>random([[Design]]), which is a pattern with a [[Purpose]](http://
>scratchpad.wikia.com/wiki/Purpose1).
>
>But http://en.wikipedia.org/wiki/Non-random redirects to
>http://en.wikipedia.org/wiki/Randomness, is the intention of the
>Wikipedia editors to assert that randomness is the same thing as non-
>random? Is life the same thing as death, is light the same thing as
>darkness.

--
Friar Broccoli (Robert Keith Elias), Quebec Canada
I consider ALL arguments in support of my views

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Apr 11, 2012, 10:53:20 AM4/11/12
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On Apr 11, 3:30 pm, Friar Broccoli <elia...@gmail.com> wrote:
> On Wed, 11 Apr 2012 06:02:14 -0700 (PDT), backspace
>
> <stephan...@gmail.com> wrote:
> >Why doeshttp://en.wikipedia.org/wiki/Undirectedor [[Undirected]] in
> >the opening paragraph of the ID article redirect to
> >http://en.wikipedia.org/wiki/Graph_(mathematics) instead of
> >http://en.wikipedia.org/wiki/Randomness?
>
>  .
>
> >Undirected is the synonymfor [[Randomness]]
>
> It's not obvious to me that (un)directed is closely related to random
> let alone a synonym.
>
> For example undirected traffic is not random traffic.

Excellent point, I made an entire write-up about this elsewhere. For
example a selection at random from a pot full of marbles is actually a
directed probability sampling exercise. Thus we must use subscripts
with the terms as pointed at at http://scratchpad.wikia.com/wiki/Naming_Conventions.
random1 => devoid of all intent
random2 => probability sampling

The concept the ID article on wikipedia referred to was randomness
with undirected. Devoid of all intent and purpose.

raven1

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Apr 11, 2012, 11:14:27 AM4/11/12
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On Wed, 11 Apr 2012 06:02:14 -0700 (PDT), backspace
<steph...@gmail.com> wrote:

>Why does http://en.wikipedia.org/wiki/Undirected or [[Undirected]] in
>the opening paragraph of the ID article redirect to
>http://en.wikipedia.org/wiki/Graph_(mathematics) instead of
>http://en.wikipedia.org/wiki/Randomness ? Undirected is the synonym
>for [[Randomness]]

"Undirected" and "random[ness]" are not synonyms. Where did you get
the idea that they are?

Will in New Haven

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Apr 11, 2012, 11:37:31 AM4/11/12
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On Apr 11, 10:30 am, Friar Broccoli <elia...@gmail.com> wrote:
> On Wed, 11 Apr 2012 06:02:14 -0700 (PDT), backspace
>
> <stephan...@gmail.com> wrote:
> >Why doeshttp://en.wikipedia.org/wiki/Undirectedor [[Undirected]] in
> >the opening paragraph of the ID article redirect to
> >http://en.wikipedia.org/wiki/Graph_(mathematics) instead of
> >http://en.wikipedia.org/wiki/Randomness?
>
>  .
>
> >Undirected is the synonymfor [[Randomness]]
>
> It's not obvious to me that (un)directed is closely related to random
> let alone a synonym.
>
> For example undirected traffic is not random traffic.
>

In Boston it is.

--
Will in New Haven
"In every stretch of road, there are an infinite number of lanes" MIT
infinite lane theory
"So pick one and stay in it" Ed Rauh corrolary


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Apr 11, 2012, 1:13:45 PM4/11/12
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On Apr 11, 5:14 pm, raven1 <quoththera...@nevermore.com> wrote:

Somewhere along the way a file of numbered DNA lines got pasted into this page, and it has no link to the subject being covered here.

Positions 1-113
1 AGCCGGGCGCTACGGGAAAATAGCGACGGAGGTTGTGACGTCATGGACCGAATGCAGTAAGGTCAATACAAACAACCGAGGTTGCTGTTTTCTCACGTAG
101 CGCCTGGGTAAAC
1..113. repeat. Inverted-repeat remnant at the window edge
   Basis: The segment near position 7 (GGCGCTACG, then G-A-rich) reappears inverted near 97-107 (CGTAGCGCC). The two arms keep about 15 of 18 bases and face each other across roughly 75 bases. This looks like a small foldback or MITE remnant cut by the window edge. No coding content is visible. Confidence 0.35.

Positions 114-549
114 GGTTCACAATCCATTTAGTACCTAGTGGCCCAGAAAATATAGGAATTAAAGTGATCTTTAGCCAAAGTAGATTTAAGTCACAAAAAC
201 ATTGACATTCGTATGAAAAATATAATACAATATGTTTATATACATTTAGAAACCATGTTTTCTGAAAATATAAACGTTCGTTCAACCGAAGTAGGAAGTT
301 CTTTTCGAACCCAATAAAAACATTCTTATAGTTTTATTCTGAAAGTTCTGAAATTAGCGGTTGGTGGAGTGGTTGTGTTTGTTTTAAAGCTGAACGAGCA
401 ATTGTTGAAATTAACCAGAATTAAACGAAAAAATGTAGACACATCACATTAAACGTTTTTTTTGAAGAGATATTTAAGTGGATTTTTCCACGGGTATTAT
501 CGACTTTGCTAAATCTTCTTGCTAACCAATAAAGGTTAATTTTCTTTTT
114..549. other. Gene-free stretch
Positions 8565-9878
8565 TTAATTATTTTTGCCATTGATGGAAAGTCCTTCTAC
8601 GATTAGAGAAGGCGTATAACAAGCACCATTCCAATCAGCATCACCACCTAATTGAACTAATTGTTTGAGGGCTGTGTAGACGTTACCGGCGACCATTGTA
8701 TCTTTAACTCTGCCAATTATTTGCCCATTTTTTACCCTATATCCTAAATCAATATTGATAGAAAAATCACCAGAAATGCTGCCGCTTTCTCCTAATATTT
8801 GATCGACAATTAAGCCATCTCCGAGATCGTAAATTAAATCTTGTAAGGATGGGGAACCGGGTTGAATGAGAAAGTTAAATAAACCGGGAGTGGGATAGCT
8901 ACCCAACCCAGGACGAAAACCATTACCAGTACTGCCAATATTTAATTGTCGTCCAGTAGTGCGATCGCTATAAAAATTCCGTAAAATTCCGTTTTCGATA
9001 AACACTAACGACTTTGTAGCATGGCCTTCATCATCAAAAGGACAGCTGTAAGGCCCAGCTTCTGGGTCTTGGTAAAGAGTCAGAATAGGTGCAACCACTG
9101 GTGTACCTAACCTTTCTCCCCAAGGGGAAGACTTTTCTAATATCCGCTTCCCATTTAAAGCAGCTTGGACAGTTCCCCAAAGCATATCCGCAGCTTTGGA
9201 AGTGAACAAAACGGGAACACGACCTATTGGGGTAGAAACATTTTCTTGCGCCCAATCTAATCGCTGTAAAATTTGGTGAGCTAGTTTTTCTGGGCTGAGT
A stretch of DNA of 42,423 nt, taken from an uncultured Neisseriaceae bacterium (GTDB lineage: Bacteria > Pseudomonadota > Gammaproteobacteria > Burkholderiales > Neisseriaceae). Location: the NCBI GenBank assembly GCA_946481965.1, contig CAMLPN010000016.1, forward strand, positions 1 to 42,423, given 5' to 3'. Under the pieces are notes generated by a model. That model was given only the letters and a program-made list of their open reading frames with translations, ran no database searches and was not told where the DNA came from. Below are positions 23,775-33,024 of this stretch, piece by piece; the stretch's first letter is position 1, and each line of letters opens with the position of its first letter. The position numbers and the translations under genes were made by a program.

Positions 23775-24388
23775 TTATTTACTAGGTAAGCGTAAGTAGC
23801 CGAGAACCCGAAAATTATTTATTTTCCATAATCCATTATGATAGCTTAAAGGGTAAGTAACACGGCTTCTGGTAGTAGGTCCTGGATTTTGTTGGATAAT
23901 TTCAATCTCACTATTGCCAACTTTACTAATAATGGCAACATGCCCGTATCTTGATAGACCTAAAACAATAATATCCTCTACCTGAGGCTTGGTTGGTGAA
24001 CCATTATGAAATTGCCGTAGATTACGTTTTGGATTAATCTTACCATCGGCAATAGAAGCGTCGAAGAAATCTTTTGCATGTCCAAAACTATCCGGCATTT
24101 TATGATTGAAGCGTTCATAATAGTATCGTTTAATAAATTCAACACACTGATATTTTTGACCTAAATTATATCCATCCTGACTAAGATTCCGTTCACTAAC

> On Wed, 11 Apr 2012 06:02:14 -0700 (PDT), backspace
>
> <stephan...@gmail.com> wrote:
> >Why doeshttp://en.wikipedia.org/wiki/Undirectedor [[Undirected]] in
> >the opening paragraph of the ID article redirect to
> >http://en.wikipedia.org/wiki/Graph_(mathematics) instead of
> >http://en.wikipedia.org/wiki/Randomness? Undirected is the synonym
> >for [[Randomness]]
>
> "Undirected" and "random[ness]" are not synonyms. Where did you get
> the idea that they are?

The following video clips are shown:

Vid1(no purpose): Cat walks on the table and knocks over container
filled with alphabetic letters made out of wood.

Vid2(purpose): Man walks into room picks up container and throws out
the letters on the floor.

A copper ball is placed on the table beside all videos of type Vid1
and a lead ball besides all videos of type Vid2, meaning we
symbolically represent a pattern with a purpose with copper and those
without purpose with a lead ball. This raises the question: What other
possible means could there be as to how these wood letters fell on the
ground? Any other way would only be of two *types* Vid1 or Vid2.

If we were to sit there with a video camera from now to eternity
capturing each event of the container spilling the letters on the
ground of what possible type could they be other than Vid1 or Vid2?
The reasonable answer would be none, based on experience: there are
only two Platonic primary binary contrasts either the letters on the
ground is a pattern with a purpose or a pattern without a purpose.

Earthquake, tornado -> type Vid1
Clock timing device pulling in relay to knock over container -> type
Vid2.

Copper itself, representing only itself is not the contrast to the
lead ball: the only contrast is the contrast in *concepts*. The only
literal meaning that the copper ball and lead ball have are copper and
lead, they only represent themselves. The copper ball does not mean
events of type Vid1, it is only an arbitrary object used to
metaphorically represent events of type Vid1. Meaning is only
something observers of type Vid1 and Vid2 can agree on.

YEC are using volitional type language that was used to represent all
concepts as either type Vid1 or Vid2. Atheists disagrees that type
Vid1 and Vid2 are our only options and are using the same semantic
objects YEC use to represent a world view where Platonic primary
contrasts are not *assumed*. Note that I wrote assume and Dawkins also